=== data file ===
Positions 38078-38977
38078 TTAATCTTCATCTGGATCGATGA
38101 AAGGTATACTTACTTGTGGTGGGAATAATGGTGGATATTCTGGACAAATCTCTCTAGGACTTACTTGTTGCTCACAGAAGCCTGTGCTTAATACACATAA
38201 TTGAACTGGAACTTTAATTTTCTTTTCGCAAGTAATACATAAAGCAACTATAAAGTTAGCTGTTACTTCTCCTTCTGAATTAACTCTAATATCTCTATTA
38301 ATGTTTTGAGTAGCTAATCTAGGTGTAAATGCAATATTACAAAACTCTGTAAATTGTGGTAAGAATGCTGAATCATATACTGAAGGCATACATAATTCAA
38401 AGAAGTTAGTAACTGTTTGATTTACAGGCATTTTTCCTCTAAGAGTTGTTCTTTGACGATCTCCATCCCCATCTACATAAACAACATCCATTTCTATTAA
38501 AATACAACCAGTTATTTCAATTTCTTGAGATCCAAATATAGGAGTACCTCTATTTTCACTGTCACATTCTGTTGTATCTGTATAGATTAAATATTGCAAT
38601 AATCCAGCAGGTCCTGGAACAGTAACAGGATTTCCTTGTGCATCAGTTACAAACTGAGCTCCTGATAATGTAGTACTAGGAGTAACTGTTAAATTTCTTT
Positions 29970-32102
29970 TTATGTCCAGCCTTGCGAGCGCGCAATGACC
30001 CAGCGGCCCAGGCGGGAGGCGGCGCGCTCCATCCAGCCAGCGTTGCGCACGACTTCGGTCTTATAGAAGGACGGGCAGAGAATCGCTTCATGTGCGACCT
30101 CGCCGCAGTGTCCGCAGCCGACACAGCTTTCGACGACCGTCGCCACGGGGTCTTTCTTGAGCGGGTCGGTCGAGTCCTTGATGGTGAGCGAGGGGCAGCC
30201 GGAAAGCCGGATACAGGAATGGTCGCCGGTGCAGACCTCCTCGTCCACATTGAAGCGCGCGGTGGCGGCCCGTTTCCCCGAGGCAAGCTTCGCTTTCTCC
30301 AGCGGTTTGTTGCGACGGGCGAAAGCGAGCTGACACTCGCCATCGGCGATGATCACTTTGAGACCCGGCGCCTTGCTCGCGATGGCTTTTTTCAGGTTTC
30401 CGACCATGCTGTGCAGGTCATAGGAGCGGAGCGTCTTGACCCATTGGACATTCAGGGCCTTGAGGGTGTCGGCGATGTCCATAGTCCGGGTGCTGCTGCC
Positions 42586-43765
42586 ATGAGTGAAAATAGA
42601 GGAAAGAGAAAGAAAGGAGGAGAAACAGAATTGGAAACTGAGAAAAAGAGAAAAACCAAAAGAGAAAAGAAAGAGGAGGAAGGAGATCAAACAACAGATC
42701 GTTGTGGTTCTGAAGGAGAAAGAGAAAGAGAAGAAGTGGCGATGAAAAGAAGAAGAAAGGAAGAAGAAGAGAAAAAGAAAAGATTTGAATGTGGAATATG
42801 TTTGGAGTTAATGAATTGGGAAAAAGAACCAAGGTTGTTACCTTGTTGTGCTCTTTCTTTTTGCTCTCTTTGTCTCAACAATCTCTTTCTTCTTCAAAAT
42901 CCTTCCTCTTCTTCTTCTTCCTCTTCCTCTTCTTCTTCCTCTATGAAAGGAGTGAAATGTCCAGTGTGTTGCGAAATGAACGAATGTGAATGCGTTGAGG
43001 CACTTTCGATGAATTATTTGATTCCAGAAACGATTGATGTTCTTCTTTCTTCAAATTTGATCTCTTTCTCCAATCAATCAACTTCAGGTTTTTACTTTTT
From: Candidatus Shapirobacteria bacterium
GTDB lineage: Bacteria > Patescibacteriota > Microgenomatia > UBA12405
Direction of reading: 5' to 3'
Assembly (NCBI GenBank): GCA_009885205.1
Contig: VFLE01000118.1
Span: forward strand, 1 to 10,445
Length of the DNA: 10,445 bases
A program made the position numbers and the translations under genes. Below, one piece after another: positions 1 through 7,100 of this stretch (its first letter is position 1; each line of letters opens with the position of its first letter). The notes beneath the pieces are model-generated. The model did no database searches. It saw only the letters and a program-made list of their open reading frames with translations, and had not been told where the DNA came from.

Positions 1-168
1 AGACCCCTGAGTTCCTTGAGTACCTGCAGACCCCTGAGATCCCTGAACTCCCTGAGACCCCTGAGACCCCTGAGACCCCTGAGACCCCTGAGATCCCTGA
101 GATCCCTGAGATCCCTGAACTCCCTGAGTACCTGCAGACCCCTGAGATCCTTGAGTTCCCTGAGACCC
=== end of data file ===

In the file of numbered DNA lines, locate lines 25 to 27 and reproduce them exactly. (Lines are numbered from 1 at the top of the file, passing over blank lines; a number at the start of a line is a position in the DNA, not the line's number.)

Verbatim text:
Direction of reading: 5' to 3'
Assembly (NCBI GenBank): GCA_009885205.1
Contig: VFLE01000118.1